Fund sues HSBC’s Irish unit over Madoff links

Defender Ltd sues for $540 million

 Bernard Madoff pleaded guilty in 2009 to orchestrating what prosecutors described as the biggest Ponzi scheme in history, using $65 billion in real and artificial assets. He admitted using money from new clients to pay off earlier investors and was sentenced  to 150 years in prison. Photograph: Lucas Jackson/Reuters

Bernard Madoff pleaded guilty in 2009 to orchestrating what prosecutors described as the biggest Ponzi scheme in history, using $65 billion in real and artificial assets. He admitted using money from new clients to pay off earlier investors and was sentenced to 150 years in prison. Photograph: Lucas Jackson/Reuters

 

The Irish arm of HSBC bank is being sued for more than half a billion dollars arising from the Ponzi scheme run by jailed US fraudster Bernard Madoff.

Defender Ltd, an investment fund with registered offices in the British Virgin Islands, has sued HSBC Institutional Trust Services (Ireland) Ltd , with registered offices at Grand Canal Square, Dublin, for some $540 million over alleged breaches of an agreement relating to custody of funds.

The case is centred on the role of banks as “custodians” to investment funds that deposited money with Madoff entities.

Mr Justice Peter Kelly yesterday granted an application by John Gleeson SC, for Defender, to fast-track the proceedings in the Commercial Court.

Michael Cush SC, for the HSBC unit, consented to transfer and the sides also agreed a timetable for exchange of legal documents for the action, to be heard early next year.

Defender alleges the HSBC unit is in breach of a custodian agreement of May 2007 in the manner in which it appointed, or continued the appointment, of Bernard L Madoff Investment Securities as sub-custodian. It is alleged HSBC Institutional Trust Services (Ireland) (HITSI) failed, in particular, to carry out any, or any appropriate, due diligence and/or monitoring and/or supervision of the actions of the Madoff firm.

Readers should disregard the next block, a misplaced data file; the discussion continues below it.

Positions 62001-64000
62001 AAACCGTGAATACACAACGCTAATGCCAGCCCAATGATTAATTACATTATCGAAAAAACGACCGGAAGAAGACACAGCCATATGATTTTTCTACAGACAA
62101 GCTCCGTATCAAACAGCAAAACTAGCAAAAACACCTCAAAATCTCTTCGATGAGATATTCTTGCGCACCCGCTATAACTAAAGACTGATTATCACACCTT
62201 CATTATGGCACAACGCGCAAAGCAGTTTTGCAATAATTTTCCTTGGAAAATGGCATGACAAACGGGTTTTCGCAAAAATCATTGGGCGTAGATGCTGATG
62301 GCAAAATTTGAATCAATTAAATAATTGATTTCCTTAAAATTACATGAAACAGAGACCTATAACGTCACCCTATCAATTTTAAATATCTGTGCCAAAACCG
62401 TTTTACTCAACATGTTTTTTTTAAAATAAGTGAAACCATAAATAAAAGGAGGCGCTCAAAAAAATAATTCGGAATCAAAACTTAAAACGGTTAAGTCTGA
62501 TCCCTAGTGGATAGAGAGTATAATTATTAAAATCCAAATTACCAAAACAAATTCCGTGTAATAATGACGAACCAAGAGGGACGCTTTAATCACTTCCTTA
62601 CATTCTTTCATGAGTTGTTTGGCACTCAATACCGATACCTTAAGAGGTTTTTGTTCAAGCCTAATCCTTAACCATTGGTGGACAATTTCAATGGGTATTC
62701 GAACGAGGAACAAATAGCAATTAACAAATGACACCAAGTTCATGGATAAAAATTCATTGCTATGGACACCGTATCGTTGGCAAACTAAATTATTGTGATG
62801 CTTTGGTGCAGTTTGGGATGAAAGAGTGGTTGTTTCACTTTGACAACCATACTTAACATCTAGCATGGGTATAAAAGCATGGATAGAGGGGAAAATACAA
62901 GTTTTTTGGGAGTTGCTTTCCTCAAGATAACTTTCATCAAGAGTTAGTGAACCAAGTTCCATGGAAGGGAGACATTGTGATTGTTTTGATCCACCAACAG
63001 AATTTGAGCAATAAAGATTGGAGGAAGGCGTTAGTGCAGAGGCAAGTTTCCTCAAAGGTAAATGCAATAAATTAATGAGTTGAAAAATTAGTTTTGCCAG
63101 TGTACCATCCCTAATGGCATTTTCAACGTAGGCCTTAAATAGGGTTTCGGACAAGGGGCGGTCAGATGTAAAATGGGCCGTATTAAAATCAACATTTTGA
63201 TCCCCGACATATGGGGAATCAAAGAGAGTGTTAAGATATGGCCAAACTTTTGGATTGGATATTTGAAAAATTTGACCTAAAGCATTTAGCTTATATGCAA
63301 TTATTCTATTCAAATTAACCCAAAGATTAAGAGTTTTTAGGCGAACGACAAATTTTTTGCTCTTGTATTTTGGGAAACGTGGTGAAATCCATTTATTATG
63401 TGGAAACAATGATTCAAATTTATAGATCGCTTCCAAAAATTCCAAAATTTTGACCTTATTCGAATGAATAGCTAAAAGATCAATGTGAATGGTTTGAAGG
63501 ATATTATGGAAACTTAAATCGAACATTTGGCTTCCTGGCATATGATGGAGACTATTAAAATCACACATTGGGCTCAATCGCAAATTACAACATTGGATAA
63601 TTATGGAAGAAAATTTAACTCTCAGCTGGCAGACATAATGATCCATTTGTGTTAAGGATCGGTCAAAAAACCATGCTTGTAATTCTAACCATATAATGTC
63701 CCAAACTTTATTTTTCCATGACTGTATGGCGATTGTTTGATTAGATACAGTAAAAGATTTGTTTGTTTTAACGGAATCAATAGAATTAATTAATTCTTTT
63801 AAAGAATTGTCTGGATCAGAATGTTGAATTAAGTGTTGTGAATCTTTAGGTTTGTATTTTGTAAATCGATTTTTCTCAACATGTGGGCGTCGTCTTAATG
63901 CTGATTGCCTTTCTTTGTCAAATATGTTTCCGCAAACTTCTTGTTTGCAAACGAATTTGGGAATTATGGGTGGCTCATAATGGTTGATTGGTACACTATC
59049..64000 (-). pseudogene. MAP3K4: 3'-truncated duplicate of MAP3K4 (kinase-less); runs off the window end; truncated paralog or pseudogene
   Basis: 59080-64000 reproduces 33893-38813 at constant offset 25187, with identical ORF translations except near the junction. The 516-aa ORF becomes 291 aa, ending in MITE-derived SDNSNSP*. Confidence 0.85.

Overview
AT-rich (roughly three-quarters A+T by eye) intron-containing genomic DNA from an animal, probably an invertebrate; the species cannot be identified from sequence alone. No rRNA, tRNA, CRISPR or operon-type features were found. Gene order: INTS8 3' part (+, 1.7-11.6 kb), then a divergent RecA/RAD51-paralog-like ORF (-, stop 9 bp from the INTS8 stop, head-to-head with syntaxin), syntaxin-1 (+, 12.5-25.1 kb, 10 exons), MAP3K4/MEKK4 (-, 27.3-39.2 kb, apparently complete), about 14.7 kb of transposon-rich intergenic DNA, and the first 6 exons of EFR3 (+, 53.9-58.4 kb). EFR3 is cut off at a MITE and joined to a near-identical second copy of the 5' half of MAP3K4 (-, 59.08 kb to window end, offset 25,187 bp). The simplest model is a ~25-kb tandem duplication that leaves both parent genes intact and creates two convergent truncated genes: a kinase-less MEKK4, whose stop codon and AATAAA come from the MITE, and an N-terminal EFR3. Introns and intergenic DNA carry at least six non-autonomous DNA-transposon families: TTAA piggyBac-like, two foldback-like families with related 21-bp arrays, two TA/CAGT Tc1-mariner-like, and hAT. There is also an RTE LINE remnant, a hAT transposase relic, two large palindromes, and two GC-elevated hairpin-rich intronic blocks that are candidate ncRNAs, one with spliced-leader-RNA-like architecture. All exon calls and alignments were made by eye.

Defender wants an order directing the HSBC subsidiary to pay a sum of $539,725,585 which, it is claimed, was represented by HITSI to be held on the Defender account in November 2008, the last valuation date prior to dealing being suspended in December 2008.

Among a series of claims, the fund alleges HSBC failed to warn it that its assets were endangered and failed to advise it that HSBC was not in a position to confirm the existence of its assets. It also claims HITSI failed to communicate to it concerns held by HBSC concerning the Madoff business.

The fund is also claiming damages on grounds including for alleged negligence and breach of contract and wants additional orders requiring that HITSI indemnify it against any claims made against it arising from the loss of the funds.

The case is the latest of some 50 sets of proceedings, involving claims for hundreds of millions of euro, to have been initiated here arising from the Madoff collapse.

Last week, separate proceedings by AA (Alternative Advantage) plc, of Fitzwilton House, Wilton Place, Dublin, were settled against HITSI. Other proceedings by Thema International Fund plc were settled earlier this year.

Bernard Madoff pleaded guilty in 2009 to orchestrating what prosecutors described as the biggest Ponzi scheme in history, using $65 billion in real and artificial assets.